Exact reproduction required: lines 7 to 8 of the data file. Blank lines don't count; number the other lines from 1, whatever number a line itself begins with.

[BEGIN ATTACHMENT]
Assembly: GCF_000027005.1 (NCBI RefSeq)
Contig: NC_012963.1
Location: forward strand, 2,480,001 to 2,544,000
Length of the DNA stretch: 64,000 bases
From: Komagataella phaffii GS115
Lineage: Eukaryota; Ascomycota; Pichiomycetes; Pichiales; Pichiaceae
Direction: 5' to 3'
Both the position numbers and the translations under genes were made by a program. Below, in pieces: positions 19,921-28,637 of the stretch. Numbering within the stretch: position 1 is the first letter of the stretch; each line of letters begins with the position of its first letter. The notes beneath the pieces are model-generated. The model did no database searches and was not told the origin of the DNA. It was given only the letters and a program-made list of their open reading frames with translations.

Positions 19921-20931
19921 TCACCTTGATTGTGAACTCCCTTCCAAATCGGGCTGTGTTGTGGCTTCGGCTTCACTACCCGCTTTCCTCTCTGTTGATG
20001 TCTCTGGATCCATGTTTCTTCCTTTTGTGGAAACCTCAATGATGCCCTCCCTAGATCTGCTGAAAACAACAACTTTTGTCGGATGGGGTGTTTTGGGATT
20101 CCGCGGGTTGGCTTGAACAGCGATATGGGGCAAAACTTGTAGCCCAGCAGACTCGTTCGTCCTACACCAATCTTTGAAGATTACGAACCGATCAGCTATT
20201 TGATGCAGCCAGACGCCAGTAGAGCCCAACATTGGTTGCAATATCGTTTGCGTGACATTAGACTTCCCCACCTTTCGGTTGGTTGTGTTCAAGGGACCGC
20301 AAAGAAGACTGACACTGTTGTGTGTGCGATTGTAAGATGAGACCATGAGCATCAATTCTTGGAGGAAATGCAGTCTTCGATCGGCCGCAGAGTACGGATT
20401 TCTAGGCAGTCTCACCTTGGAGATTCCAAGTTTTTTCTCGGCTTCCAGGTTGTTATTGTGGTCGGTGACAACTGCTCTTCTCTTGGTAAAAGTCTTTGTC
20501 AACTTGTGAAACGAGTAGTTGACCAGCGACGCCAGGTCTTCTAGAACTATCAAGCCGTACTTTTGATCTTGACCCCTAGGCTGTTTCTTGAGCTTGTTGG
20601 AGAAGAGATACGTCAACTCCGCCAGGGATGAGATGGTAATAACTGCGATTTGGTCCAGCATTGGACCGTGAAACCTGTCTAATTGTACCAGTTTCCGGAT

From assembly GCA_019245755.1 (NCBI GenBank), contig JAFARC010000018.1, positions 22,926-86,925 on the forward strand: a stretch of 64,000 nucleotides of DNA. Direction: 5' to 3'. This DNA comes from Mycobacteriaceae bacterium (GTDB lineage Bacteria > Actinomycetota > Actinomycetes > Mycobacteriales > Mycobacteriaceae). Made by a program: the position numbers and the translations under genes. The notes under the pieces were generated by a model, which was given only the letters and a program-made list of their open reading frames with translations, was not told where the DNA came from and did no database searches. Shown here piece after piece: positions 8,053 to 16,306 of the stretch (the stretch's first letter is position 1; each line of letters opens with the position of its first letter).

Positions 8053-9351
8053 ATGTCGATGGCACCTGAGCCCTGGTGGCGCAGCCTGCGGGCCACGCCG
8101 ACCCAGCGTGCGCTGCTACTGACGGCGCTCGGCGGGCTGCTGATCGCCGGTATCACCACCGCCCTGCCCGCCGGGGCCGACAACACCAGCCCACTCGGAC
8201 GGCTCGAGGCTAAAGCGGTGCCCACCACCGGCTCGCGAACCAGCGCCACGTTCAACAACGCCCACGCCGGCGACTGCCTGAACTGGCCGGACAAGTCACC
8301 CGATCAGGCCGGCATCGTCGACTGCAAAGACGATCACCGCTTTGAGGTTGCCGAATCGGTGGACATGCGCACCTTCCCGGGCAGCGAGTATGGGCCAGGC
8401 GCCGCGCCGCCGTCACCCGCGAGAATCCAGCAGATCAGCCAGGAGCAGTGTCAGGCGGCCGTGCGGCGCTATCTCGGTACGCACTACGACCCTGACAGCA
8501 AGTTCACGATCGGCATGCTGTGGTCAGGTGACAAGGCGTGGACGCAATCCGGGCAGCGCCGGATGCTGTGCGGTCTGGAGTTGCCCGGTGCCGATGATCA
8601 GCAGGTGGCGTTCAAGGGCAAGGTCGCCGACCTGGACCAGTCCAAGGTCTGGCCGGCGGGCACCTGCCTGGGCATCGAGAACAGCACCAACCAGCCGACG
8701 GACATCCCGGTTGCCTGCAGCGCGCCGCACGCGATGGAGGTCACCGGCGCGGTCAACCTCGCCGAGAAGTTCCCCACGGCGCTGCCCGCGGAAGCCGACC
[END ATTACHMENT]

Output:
Direction: 5' to 3'
Both the position numbers and the translations under genes were made by a program. Below, in pieces: positions 19,921-28,637 of the stretch. Numbering within the stretch: position 1 is the first letter of the stretch; each line of letters begins with the position of its first letter. The notes beneath the pieces are model-generated. The model did no database searches and was not told the origin of the DNA. It was given only the letters and a program-made list of their open reading frames with translations.